Nile River Festival 2016: Will it be the last?

Photos and recap from the annual throwdown on the Nile's endangered whitewater

Getting pumped on the way to the river. The logistics of shuttling competitors, kayaks, and safety equipment makes for creative transport solutions.
Paddler Yusef Basalirwa dropping into the seam beside the ‘Bad Place’ at the bottom of the Itanda Falls rapid.
A competitor and his friends getting ready for racers to navigate around ‘the pencil sharpener’, a dangerous and unique hydraulic in the middle of Itanda Falls.
On the edge of their seats, competitors cheer on Sadat Kawawa as he surfs his way across ‘the pencil sharpener’ of Itanda Falls.
The freestyle event at Nile Special wave brings a wonderful combination of paddlers and locals to watch the show.
On the wave.
A local woman does laundry downstream of the competition.
Yusef Basalirwa and Bren Orton dropping into the ramp left of the top island in Itanda Falls during the endurance race. This line is the most direct path through the rapid but is seldom run due to its difficulty
Scotty Robinson wins the Big Air Ramp competition in a spectacular leap out of a basin.
Competitors and spectators crowd the hillside above the river, waiting for the Nile River Festival to begin on Thursday evening.
Getting ready for the Big Air ramp. The judging takes place from a boat on the water.
Spectators at the Nile Special Freestyle competition celebrating.
The winners of the Nile River Festival overall men’s championships: 1st place Yusef Basalirwa, 2nd place Bren Orton, 3rd place Sam Ward.
Driving home after a long day on the river.

Words by Jessie Stone
Photos by Haley Buffman

The Nile River Festival 2016 was a spectacular event. It was the biggest festival to date with the largest number of participants in both men’s and women’s classes from the Big Air Ramp to the annual extreme race. Over 50 competitors paddled in the 40+ kilometer endurance race and over 50 funnels were served to successful finishers. Big tricks and big wipe outs were thrown by many to demonstrate a high level of paddling and to entertain the enthusiastic crowd of spectators. Literally hundreds of people squeezed onto the banks of the river to cheer the competitors on. Capping off the 2016 Nile River Festival was the thrilling memorial Hendri Coetze Itanda Falls Race. Red Bull in combination with Nile River Explorers put on awesome post-paddling entertainment, which made for some long lasting after-parties.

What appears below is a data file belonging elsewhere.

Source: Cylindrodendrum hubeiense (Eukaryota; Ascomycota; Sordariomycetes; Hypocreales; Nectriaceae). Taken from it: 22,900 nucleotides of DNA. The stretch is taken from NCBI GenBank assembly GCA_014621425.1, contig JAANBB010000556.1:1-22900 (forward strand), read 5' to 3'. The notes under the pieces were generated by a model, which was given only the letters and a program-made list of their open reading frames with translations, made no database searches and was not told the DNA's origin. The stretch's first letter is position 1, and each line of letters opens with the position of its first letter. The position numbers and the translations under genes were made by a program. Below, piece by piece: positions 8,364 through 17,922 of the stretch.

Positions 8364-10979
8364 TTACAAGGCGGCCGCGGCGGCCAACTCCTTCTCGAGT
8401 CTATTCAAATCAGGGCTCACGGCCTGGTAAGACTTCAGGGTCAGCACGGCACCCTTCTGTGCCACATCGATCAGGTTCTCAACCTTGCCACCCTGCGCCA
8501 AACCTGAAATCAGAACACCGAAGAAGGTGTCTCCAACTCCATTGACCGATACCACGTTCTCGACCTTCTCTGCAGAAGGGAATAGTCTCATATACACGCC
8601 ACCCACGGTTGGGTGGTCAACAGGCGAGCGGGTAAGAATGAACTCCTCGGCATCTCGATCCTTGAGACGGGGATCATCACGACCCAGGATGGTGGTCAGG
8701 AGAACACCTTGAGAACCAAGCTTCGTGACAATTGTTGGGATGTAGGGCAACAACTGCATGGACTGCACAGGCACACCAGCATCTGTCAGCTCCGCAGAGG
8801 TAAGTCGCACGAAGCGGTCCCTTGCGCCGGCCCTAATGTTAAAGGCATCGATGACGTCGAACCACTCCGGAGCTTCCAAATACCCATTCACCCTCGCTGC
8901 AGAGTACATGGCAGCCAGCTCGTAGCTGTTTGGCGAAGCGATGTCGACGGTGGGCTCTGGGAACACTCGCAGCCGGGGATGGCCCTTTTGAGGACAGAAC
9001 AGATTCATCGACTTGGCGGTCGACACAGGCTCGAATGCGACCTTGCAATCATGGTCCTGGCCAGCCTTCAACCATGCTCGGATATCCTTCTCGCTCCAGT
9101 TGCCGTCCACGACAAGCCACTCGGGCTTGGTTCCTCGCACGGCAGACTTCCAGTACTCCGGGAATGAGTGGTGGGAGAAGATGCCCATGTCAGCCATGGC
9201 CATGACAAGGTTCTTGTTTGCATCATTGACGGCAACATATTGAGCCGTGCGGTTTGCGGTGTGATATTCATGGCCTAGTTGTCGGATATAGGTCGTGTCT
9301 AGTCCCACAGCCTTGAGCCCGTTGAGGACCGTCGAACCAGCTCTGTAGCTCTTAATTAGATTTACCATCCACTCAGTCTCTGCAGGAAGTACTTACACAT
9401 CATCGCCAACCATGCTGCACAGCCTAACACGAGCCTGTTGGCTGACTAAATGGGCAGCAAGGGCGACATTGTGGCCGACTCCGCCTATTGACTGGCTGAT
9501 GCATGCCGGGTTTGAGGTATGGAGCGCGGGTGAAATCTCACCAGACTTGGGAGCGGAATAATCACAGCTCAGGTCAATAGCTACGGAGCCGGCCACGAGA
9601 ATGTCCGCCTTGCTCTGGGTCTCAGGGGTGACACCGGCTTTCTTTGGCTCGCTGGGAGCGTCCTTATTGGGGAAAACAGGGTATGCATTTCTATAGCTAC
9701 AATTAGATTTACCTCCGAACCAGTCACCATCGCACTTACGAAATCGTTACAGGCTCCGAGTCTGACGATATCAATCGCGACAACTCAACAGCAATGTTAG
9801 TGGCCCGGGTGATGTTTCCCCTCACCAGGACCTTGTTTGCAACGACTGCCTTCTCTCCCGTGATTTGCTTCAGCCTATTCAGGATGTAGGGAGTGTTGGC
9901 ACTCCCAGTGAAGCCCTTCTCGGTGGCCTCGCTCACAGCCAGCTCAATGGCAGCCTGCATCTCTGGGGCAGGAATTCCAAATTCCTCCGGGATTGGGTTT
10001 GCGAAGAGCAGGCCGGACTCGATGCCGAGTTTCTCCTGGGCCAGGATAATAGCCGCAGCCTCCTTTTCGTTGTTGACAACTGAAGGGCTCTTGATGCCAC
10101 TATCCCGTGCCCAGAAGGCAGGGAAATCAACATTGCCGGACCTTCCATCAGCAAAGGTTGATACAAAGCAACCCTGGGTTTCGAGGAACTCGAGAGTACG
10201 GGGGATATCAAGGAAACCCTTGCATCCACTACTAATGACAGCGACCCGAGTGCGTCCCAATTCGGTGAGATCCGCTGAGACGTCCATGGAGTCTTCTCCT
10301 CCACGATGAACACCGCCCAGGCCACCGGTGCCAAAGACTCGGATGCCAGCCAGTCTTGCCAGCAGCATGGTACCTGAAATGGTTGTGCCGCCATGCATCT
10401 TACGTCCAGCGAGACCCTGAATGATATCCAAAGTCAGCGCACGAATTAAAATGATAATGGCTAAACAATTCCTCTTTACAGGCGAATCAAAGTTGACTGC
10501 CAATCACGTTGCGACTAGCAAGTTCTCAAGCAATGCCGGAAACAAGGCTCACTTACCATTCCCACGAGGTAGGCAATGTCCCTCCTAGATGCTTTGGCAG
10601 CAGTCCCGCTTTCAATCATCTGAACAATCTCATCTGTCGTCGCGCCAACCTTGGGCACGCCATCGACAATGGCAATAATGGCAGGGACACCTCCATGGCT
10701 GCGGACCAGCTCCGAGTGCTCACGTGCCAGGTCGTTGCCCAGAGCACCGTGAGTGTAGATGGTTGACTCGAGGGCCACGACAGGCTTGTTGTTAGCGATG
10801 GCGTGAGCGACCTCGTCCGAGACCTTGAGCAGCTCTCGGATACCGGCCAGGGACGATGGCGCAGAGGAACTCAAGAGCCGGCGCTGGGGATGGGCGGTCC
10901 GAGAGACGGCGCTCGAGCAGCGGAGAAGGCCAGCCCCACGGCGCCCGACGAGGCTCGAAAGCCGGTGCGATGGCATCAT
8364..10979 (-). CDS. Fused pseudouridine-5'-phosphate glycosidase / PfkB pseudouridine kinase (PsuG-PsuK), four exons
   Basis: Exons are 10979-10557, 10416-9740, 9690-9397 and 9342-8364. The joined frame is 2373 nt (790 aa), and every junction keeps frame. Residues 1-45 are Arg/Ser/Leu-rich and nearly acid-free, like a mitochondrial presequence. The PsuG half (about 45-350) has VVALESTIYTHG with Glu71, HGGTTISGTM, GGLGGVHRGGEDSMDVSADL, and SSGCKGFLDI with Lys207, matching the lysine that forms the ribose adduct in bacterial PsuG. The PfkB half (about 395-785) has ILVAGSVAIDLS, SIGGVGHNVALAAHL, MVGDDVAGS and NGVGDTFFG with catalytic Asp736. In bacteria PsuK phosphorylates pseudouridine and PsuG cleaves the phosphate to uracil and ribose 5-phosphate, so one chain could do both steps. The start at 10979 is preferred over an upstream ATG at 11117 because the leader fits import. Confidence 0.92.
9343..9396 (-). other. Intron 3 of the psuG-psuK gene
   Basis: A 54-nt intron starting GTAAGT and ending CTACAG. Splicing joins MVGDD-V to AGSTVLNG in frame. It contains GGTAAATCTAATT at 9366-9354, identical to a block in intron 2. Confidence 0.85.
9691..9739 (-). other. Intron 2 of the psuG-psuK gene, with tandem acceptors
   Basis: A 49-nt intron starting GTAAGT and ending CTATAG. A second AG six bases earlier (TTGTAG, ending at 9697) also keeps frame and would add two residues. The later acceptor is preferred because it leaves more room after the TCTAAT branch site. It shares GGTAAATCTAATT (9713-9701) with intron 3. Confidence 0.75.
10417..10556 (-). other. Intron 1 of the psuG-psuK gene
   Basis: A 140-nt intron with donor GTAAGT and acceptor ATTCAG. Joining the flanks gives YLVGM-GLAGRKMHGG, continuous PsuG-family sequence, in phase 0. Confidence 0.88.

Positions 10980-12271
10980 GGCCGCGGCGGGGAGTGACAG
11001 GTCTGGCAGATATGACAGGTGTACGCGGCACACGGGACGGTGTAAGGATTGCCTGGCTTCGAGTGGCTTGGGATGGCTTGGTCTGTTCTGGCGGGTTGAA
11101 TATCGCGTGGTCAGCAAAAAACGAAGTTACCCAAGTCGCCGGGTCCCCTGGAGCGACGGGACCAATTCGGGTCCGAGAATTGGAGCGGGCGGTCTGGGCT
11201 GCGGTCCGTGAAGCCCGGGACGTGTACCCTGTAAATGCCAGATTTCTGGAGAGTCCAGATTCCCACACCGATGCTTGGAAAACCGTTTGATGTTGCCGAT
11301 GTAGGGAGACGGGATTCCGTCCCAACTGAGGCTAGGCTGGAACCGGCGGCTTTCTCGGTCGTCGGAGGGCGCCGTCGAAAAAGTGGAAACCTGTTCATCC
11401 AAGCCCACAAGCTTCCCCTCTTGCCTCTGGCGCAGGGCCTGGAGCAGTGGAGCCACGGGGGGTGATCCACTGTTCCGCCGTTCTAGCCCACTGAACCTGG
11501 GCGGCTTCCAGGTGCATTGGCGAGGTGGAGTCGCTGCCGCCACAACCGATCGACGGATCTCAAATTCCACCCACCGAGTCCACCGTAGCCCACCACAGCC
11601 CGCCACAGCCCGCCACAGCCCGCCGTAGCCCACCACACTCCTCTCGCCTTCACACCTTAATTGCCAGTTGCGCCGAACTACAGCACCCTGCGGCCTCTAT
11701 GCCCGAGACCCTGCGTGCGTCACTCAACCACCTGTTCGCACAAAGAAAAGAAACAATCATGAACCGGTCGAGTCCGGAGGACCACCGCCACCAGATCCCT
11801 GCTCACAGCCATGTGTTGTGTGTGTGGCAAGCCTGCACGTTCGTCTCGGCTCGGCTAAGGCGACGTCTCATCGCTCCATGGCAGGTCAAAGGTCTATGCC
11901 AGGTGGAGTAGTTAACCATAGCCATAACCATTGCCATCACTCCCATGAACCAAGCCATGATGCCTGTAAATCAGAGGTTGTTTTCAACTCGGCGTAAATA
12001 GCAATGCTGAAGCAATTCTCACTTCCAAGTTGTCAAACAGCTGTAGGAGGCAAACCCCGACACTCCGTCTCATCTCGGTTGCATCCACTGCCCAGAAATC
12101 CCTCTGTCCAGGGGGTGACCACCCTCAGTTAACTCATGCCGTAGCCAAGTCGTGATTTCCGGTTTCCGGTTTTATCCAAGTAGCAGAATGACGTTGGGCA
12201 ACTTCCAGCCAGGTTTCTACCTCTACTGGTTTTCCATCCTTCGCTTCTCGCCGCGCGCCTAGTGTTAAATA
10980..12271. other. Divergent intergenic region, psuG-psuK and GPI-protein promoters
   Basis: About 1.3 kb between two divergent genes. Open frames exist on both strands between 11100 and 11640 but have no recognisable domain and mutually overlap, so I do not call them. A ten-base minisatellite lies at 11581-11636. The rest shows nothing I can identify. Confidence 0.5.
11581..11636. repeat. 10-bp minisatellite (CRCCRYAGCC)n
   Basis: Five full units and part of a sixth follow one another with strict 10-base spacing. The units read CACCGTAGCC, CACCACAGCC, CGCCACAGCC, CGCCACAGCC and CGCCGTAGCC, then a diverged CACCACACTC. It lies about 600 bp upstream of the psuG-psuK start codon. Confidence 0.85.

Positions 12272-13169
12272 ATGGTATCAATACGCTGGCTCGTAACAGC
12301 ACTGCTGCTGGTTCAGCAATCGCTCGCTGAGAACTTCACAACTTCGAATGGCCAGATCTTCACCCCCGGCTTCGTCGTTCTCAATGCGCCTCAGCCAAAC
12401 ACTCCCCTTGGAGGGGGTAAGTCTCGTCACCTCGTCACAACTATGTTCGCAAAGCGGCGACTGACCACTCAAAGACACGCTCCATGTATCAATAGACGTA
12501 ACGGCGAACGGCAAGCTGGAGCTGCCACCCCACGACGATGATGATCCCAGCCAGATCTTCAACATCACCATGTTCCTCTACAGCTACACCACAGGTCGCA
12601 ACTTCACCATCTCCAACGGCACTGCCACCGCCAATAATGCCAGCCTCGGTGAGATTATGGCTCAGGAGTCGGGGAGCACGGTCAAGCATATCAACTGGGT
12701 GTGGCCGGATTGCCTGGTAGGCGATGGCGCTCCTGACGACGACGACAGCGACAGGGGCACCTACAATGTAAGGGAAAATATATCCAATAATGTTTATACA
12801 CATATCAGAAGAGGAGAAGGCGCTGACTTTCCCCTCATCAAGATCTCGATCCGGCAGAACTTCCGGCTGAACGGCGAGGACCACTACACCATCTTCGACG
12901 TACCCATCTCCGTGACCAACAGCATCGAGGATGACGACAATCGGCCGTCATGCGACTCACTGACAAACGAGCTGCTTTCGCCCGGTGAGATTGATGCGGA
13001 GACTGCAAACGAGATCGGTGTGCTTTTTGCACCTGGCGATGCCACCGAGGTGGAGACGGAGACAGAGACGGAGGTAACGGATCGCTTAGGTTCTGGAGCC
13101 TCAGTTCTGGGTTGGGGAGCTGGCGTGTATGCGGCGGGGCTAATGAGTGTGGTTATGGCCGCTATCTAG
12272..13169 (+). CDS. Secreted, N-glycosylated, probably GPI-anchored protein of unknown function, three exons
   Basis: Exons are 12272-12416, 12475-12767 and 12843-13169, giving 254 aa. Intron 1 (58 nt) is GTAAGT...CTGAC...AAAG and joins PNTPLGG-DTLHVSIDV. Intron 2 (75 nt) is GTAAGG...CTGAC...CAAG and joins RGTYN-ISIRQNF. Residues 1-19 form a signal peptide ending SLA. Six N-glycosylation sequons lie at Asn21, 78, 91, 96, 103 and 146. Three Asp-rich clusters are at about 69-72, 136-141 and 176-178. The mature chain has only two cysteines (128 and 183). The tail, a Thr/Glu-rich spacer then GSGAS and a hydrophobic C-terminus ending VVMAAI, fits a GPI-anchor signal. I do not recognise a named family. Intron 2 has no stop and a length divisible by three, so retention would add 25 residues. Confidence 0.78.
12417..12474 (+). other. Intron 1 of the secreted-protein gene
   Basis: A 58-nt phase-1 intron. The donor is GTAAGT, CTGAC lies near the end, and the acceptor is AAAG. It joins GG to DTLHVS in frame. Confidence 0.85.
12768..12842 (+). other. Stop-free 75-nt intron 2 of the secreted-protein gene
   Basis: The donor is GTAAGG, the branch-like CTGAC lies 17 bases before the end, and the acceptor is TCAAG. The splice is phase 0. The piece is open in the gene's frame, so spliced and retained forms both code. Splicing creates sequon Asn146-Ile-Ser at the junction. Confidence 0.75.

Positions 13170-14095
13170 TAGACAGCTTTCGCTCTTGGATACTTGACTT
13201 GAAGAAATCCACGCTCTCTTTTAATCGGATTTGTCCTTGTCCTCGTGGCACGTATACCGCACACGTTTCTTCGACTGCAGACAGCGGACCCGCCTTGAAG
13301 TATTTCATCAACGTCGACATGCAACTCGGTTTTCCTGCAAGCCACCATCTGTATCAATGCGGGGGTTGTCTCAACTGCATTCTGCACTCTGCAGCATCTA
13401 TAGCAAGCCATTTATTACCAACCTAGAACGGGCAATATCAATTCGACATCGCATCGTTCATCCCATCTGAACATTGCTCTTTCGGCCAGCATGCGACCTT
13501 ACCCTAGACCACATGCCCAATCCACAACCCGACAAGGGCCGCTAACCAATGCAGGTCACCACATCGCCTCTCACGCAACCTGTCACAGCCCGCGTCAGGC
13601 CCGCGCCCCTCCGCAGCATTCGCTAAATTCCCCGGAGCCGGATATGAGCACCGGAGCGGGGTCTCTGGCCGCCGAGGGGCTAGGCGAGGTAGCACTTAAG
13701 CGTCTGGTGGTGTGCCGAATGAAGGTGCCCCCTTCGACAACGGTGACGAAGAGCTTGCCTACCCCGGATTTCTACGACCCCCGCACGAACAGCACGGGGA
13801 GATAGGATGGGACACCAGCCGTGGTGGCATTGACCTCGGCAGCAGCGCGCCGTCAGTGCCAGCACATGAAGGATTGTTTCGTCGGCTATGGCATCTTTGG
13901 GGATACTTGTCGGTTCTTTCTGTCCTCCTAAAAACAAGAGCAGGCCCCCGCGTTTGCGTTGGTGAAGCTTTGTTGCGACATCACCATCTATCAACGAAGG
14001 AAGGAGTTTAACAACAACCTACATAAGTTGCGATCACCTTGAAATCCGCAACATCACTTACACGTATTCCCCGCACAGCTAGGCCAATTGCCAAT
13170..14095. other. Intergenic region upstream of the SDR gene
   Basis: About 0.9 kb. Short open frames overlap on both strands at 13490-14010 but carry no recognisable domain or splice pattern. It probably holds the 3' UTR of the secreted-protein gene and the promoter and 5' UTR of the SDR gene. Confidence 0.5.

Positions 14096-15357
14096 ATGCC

It was truly impressive to see the numbers of locals of all ages and visitors who came out to support the event. Emily and Sam Ward, owners of Kayak the Nile organized and ran the best festival yet and managed to recruit a plethora of volunteers to help out. Sam competed in every event, hoping to retain his title from last year, and Emily provided commentary for all events. Competitors included national freestyle kayak team members past and present from Uganda, the USA, the UK, and Ireland as well as many other international participants including fellow east African kayakers from Kenya.

[Related: 6 Reasons You Should Know Amina Tayona of Team Uganda]

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All of these competitors battled it out for the overall crown of men's and women's Nile River Festival Champion. Cash prizes and the chance to compete in the 2016 Whitewater Grand Prix were awarded to this year's top finishers, Lowri Davies for the women and Yusuf Basilirwa for the men. In second place overall was Sam Ward who also garnered a spot to compete in the Whitewater Grand Prix. The festival had acquired more support and prize money with Red Bull joining on as one of the lead sponsors accompanying Kayak the Nile, Nile River Explorers, and the Nile Brewing Company. There was a festive and enthusiastic vibe throughout with so much interest, participation and support.

Ironically, as the Nile Festival grows in popularity and notoriety each year, the question remains as to whether or not the 2016 festival will be one of the last if not the last one due to the rapid construction of the Isimba Dam downstream. The height of the Isimba Dam wall has been in question ever since the clandestine construction began nearly two years ago. The Ugandan government has not officially announced what height the dam will be nor the anticipated mega watt generation. The tallest Isimba Dam would produce a relatively small amount of power compared to larger dams such as the Bujagali Falls Dam or the Karuma Dam, which is currently under construction.

[Related | Steve Fisher on the Nile: Threatened Paddling Classics]

What is known is that the largest proposed Isimba Dam wall will flood the protected Kalagala Offset Area and no official Environmental Impact Assessment has been done for any of the proposed sizes of the dam. The fate of Nile Special Rapid, home to the famous Nile Special and Club waves remains in question, as well as the Hairy Lemon Island just downstream. In addition to all of this, thousands of people will be displaced by the Isimba Dam and have not been compensated for their land. With an upcoming presidential election in February 2016, the discussion about the Isimba Dam has taken a sideline to other "development projects" such as improved roads. With luck, there will be more open post-election discussion about the true height of the Isimba Dam in March of 2016. Stay tuned for the next update.

— Learn more about the Isimba Dam at www.savethewhitenile.org. This new website provides a one-click form allowing you to easily send a letter to the World Bank about the Isimba Dam.

— Watch a VIDEO on the Isimba Dam and its impact on the local economy

— Click here for the full results of all events

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